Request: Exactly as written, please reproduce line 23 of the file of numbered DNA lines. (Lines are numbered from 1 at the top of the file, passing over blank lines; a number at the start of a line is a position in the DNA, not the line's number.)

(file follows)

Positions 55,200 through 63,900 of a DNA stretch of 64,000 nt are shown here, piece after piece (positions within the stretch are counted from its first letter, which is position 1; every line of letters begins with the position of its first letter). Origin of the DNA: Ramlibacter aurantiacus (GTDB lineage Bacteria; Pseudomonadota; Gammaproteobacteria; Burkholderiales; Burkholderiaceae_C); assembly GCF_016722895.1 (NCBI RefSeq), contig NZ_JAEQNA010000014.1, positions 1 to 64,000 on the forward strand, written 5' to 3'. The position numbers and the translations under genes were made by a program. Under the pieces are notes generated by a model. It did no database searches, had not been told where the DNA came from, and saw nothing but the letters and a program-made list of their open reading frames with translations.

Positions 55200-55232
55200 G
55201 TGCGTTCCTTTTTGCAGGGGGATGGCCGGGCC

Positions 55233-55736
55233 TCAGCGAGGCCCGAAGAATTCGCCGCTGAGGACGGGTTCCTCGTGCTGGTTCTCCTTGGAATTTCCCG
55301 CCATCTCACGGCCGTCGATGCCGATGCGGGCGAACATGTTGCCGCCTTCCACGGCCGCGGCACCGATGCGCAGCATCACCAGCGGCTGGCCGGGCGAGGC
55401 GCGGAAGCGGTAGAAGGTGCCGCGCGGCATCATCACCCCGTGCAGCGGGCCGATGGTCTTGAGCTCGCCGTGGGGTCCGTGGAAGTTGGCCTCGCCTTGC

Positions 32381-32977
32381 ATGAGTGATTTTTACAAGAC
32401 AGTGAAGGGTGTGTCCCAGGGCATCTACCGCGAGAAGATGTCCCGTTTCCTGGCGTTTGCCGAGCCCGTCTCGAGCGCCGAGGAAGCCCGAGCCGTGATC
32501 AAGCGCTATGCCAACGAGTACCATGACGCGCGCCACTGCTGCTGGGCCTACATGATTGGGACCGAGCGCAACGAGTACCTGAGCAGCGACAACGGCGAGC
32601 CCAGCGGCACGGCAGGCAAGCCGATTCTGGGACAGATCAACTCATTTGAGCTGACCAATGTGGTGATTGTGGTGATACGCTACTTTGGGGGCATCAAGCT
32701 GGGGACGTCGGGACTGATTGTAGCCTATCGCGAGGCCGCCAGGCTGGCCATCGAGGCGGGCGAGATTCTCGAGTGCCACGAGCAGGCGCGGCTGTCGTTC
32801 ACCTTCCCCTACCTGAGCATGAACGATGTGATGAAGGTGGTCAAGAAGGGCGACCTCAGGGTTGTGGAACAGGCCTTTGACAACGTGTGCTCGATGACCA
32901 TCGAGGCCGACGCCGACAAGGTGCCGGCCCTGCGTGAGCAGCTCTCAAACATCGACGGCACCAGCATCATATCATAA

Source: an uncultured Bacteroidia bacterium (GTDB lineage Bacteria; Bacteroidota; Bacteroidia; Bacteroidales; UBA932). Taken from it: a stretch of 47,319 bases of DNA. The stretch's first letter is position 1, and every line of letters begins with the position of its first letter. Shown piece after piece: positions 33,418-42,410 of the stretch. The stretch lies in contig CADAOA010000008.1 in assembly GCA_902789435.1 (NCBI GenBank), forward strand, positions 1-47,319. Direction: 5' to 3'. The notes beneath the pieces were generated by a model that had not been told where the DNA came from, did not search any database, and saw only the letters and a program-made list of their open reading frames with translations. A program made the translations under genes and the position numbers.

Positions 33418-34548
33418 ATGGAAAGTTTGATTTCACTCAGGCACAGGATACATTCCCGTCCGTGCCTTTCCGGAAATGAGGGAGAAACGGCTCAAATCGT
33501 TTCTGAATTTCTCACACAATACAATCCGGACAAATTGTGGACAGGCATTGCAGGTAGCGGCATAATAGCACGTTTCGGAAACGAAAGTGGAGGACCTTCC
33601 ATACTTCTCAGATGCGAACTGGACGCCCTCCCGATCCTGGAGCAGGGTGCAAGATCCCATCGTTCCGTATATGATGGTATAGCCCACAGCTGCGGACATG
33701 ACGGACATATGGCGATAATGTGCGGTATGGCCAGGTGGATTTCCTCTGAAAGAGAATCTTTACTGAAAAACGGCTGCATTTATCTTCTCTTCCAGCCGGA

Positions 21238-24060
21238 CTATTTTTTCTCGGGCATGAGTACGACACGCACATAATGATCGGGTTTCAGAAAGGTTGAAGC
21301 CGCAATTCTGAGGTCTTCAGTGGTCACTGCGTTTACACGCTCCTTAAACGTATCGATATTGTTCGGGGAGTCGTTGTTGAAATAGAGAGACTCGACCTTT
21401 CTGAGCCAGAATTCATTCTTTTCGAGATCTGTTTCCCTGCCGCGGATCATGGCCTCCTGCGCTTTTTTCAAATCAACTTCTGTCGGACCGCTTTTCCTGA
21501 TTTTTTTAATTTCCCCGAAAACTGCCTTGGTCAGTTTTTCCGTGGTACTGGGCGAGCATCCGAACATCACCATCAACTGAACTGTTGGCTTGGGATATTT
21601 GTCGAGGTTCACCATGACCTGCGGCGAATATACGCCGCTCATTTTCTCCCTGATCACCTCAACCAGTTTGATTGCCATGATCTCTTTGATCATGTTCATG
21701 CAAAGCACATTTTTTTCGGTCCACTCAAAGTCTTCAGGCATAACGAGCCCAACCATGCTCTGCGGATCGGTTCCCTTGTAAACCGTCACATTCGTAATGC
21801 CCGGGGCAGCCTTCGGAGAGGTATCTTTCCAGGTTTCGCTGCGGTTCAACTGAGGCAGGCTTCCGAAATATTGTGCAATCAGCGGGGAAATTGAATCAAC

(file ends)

Positions 21238-24060